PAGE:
Struggling to get help installing a working Helix Editor On Debian (For C/C++ programming.) Can anyone help me?

ZennMystic

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So I wanted to install and use Helix editor on my Debian 12 OS.

I have read a few ways to install it:

#1 I could install cargo and use that. But I have no intention of using/programming in Rust at all other then using Helix.
#2 install using ppa. But I read this is a very bad idea under Debian and does not always work or work well.
#3 Flatpak install.

I did the flatpak install as it was something I had installed already and was easy enough to use to install apps. But then I run into sandbox issue as it need to use clangd, which is installed and in my path but not seen by helix due to sandbox.
I wish flatpak said something to me about what it was blocking and do I want to allow. I like Flatpak but hate it blocks in secret.

I read I need to use SDK extensions like llvm16? But then what? I have no idea beyond what I have said above... Everywhere seems to use native install and everything just works... I also admit to not understanding a lot of what I read and I'm looking for help from someone who has gone through the setup...

Yea am sure it is obvious I'm a noob to this... I know some may think how dumb are you.. But I just do not understand a lot of the install process of Helix.
 


Sadly the main Debian repositories don't currently have a native debian package for helix, but hopefully one will be added at some point in the future.

Perhaps you should try using the appimage instead? I don't think appimages use any kind of sandboxing by default (like flatpaks and snapcraft snaps do). Sandboxing with appimages is optional, I think people usually use 3rd party sanboxing solutions like firejail. So without using a 3rd party sandboxing solution, the appimage of Helix should just run and be able to access the system as normal. So it should be able to access external things like clangd.

Another thing you could try is adding the Ubuntu PPA, but that;s generally not a good idea with Debian - especially if you're running Debian stable - because stable uses slightly older versions of libraries. Whereas Ubuntu generally uses packages from Debian testing and unstable. So if the PPA requires newer versions of libraries that Debian stable doesn't currently have, it will cause dependency issues.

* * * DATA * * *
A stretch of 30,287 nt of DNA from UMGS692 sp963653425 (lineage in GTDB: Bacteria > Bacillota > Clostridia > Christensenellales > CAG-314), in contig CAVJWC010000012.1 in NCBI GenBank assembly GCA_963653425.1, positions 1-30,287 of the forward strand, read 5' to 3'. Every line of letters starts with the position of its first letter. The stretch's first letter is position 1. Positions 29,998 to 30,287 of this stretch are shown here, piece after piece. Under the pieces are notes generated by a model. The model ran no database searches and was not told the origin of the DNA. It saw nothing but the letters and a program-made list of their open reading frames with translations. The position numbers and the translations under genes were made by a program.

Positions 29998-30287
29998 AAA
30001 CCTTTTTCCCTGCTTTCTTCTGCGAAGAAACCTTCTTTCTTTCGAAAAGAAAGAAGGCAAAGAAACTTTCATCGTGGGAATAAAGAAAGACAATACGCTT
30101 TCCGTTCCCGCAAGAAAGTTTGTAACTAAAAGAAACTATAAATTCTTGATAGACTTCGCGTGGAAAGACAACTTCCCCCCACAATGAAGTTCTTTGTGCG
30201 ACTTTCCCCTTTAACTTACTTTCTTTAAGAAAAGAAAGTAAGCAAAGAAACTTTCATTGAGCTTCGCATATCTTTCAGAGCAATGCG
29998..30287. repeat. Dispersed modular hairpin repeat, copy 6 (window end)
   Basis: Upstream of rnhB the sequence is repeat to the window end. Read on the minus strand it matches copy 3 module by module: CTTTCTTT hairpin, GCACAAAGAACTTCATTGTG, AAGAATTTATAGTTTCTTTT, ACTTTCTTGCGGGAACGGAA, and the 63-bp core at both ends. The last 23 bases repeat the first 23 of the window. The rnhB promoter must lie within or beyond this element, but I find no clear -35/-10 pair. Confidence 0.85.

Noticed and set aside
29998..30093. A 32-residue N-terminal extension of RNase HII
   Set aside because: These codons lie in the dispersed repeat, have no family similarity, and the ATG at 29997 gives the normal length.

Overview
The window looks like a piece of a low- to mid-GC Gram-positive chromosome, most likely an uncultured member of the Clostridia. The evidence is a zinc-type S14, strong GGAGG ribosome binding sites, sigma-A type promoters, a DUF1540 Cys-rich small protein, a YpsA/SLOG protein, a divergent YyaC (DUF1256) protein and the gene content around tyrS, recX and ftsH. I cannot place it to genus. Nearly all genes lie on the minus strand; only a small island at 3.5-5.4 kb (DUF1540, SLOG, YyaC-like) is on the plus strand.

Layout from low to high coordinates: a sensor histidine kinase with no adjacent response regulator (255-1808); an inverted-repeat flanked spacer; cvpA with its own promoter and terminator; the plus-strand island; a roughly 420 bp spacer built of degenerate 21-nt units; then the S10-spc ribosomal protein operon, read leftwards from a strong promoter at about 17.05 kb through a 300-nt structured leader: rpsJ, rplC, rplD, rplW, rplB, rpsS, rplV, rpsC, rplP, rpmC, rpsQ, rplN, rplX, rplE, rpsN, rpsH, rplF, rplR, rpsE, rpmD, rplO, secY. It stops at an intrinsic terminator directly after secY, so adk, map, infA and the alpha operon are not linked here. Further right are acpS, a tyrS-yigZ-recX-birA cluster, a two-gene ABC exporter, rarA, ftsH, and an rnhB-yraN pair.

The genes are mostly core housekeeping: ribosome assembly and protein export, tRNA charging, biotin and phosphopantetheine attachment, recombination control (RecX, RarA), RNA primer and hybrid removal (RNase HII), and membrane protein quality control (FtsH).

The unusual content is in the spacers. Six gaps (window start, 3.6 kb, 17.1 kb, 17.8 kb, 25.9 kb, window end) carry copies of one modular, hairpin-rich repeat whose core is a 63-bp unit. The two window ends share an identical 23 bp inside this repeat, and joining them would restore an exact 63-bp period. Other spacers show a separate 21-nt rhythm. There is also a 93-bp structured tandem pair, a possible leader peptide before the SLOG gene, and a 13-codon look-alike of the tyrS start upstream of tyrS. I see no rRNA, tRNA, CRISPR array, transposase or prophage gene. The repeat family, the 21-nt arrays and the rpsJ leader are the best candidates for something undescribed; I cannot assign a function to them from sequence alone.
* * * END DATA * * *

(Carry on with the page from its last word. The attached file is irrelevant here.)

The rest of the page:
PPA's are supported in Debian and can be used, but only if the contents of the PPA are compatible with the version of Debian you have installed. But most PPA's are Ubuntu-centric and will only work on Ubuntu, or Ubuntu derived distros.

The only other option would be to build and install from source. This is usually my preferred, go-to solution. I'm not a fan of snapcraft and flatpak - they are the absolute worst of the so-called "universal" packaging solutions for Linux. Appimage is a lesser evil in my eyes - it doesn't require a ton of additional system plumbing in order to work. And sandboxing is optional. There may be some way of getting these sandboxed flatpaks and snaps to integrate with the wider system and to use external tools, but I'm not familiar enough with them. I was an early adopter of flatpak and snapcraft/snaps. But I was also quick to abandon them.

As a long-time Debian user - if pre-built, native Debian packages are not available to me. I always prefer to build and install from source. That's the next best thing to having a native package IMO.

But I'm a professional software developer, so I don't mind installing tons of development tools and libraries on my machines. And I'm comfortable building and installing from soruce. Sometimes there are a few extra hoops to jump through, but most software isn't very difficult to build/install.

However, there have been a few occasions where I've just downloaded and used an appimage. Usually for quick, convenience until I have time to grab a copy of source code and to build and install.

So yeah..... Appimage, or build from source would be my main two choices in this situation. But you could also try installing via the Ubuntu PPA (but it may cause dependency related issues on your Debian install if it's Ubuntu-centric).